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Growing up in the Dark - Children in the Middle Ages
Knights wearing armor. Horses charging into battle. Swords, spears, and shields. Viking longboats. Castles. Solemn monks. These images come to mind when we discuss the Middle Ages. Although we call it the "dark age," a mystique surrounds this time in our past, almost a romantic idea of life in the early centuries after the fall of Rome. The Medieval spirit heavily influences our literary genre of fantasy. It crosses cultural bounds--even the Japanese build stories and video games around a European setting.
And this mystique affects children more than anyone. But that leads to an interesting question--how did children live in the middle ages? So very few stories include the very young. Even King Arthur, in his first appearance in The History of the Kings of Britain, went from a newborn baby to a fully grown king. So what did children experience growing up at this time? Children were born, but childhood as a concept didn't exist until late into the 19th century. The life they lived differed greatly from today's children, and depending on the circumstances of their birth they could expect a few different things.
Whether they were born to a king or a baker, children couldn't speak. This may not sound outrageous compared to 21st century children, but in the dark ages they couldn't speak until they reached the age of six.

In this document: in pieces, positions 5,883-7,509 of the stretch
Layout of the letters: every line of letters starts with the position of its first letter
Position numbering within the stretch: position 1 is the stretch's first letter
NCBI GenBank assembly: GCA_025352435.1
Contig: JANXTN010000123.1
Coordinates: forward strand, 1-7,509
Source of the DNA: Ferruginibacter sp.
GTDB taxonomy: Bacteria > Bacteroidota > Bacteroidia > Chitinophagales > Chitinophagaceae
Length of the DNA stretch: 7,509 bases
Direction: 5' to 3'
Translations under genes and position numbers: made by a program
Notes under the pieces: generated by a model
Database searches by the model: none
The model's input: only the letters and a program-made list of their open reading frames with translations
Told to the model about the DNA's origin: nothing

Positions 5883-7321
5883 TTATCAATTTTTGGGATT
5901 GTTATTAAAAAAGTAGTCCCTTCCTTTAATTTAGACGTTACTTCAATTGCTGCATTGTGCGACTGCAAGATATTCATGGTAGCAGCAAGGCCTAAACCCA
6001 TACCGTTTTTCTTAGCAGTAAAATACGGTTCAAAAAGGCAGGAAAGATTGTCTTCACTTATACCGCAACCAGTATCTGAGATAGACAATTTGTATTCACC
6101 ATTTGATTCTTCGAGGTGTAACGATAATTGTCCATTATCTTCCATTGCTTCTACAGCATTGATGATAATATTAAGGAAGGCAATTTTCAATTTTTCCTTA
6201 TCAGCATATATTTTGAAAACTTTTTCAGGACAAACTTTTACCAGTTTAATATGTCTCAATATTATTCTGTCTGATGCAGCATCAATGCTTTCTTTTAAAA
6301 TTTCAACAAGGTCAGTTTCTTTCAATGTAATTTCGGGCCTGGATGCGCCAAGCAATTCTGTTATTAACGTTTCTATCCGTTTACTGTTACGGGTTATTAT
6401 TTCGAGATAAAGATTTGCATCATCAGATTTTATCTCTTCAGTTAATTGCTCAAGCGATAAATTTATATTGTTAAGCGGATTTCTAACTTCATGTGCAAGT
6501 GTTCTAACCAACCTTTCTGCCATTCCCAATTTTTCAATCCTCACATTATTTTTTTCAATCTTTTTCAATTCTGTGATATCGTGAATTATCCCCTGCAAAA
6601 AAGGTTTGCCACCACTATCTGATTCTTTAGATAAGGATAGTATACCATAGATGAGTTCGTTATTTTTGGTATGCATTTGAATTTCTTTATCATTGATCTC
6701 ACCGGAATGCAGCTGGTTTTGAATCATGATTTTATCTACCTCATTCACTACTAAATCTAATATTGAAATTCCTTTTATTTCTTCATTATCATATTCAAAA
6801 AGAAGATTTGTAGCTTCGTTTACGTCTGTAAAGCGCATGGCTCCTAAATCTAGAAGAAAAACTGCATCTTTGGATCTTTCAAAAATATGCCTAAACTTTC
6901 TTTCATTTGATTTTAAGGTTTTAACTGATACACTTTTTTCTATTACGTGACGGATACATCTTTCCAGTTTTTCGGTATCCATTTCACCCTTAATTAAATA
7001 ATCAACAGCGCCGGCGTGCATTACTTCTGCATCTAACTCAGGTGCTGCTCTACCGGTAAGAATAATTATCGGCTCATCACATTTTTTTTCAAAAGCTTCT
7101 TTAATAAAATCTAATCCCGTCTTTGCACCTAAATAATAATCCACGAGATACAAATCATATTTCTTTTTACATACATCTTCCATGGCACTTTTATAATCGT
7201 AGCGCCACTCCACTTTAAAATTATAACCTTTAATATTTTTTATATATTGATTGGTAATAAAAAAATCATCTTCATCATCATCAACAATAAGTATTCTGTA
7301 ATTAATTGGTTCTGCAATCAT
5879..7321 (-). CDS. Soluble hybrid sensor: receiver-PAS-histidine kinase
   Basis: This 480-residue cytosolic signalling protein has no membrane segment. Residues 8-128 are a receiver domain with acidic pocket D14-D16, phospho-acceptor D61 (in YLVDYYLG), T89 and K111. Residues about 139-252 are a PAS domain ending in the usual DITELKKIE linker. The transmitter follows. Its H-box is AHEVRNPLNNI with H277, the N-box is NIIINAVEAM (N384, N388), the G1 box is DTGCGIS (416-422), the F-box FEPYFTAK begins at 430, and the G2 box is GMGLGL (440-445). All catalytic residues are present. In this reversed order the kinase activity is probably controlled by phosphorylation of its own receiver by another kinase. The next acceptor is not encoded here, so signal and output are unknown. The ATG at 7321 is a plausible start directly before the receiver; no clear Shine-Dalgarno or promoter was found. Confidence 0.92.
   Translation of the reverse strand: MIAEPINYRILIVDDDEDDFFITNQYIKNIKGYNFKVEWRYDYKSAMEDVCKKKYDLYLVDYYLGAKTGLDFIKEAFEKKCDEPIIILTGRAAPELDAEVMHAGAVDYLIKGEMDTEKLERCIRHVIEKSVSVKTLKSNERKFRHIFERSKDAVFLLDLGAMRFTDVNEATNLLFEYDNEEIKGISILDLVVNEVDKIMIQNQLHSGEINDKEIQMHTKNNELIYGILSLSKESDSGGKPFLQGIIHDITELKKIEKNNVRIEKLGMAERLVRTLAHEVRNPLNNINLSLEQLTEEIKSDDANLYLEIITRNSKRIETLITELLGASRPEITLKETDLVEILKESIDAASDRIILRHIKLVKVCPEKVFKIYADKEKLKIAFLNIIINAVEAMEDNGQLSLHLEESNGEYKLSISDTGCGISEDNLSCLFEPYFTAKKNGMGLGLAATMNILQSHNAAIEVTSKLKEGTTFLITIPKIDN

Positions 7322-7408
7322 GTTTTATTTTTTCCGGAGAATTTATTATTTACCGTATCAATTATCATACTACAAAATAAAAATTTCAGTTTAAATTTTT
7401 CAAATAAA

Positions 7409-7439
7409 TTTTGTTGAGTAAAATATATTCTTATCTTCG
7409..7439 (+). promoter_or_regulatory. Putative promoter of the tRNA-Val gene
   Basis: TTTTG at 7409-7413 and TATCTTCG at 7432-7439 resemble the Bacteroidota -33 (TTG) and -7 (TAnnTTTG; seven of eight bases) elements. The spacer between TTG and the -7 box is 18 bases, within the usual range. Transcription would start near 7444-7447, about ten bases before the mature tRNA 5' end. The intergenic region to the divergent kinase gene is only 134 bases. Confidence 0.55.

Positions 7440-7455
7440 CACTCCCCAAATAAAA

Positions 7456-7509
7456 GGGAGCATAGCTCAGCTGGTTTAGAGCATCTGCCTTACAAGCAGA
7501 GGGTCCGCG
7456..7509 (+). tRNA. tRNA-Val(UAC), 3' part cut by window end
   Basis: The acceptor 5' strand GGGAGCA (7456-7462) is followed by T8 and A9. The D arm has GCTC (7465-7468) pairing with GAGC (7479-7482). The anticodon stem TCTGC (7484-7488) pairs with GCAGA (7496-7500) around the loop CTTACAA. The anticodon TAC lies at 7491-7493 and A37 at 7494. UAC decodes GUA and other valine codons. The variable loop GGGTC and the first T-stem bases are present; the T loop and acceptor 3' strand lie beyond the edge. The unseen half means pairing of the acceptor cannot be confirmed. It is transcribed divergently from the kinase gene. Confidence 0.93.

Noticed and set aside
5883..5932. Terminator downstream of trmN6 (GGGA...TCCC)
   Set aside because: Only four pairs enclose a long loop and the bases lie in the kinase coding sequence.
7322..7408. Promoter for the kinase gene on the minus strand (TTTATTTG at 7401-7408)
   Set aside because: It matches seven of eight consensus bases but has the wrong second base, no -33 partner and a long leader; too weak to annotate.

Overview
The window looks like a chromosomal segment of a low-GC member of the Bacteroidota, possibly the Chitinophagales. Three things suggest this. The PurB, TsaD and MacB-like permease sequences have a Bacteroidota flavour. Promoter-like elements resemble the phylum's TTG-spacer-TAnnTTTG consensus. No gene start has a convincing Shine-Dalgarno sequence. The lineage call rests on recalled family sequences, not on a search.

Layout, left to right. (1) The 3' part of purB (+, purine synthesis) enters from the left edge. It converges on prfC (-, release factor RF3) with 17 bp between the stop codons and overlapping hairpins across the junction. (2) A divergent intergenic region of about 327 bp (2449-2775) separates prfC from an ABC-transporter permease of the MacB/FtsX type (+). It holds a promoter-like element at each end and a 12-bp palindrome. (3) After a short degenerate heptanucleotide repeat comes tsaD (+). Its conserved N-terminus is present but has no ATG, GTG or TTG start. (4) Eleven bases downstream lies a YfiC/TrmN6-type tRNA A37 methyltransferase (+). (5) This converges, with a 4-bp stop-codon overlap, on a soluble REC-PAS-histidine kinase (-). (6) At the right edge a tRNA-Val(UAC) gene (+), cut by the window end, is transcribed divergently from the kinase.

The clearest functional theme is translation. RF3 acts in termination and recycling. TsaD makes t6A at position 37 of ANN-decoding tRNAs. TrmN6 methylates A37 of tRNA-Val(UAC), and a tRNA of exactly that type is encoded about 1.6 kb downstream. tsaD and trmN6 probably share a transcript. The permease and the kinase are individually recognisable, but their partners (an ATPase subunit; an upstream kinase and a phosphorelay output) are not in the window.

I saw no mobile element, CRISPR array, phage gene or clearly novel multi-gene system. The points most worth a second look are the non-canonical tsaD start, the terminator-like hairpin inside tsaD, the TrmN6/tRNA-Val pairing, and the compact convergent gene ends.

Obviously they learned to speak before then, but during that time people considered children infans, which is Latin for "unable to speak." We get our word "infant" from this, except we stop calling them infants when they become toddlers--a stage that usually accompanies first words, babel, and baby talk. Medieval infans included all children who needed caretakers.
At the age of six, a child's education began. Kids from all classes of life received an education, but the nature of what they learned depended greatly on which social caste--called "estates"--they belonged to.
As any good Marxist knows, the workers support the nation. Common folk performed the brunt of the labor to keep themselves, the aristocracy, and the Church well-fed and well-equipped for all their needs. When a common child hit the age of six, they would help their families work. They would apprentice someone--usually their father--to learn a trade and eventually become skilled enough to be a master craftsman and join a guild.
The guildsmen probably couldn't read or write, but learning to do so may have harmed the guild. Many people today hear of the society of the Freemasons along with their secret rituals. The masons, along with many other guilds, developed these practices in the Middle Ages as a way of passing skills down to their apprentices. This way they could control who knows their trade.
A child born to a nobleman, like the peasants, could expect to inherit his father's occupation. At six years old, the son of a king, prince, duke, earl, or any other land owner would begin training with a broadsword, spear, lance, and mace. They would learn to ride horses, and start to accompany their fathers while hunting.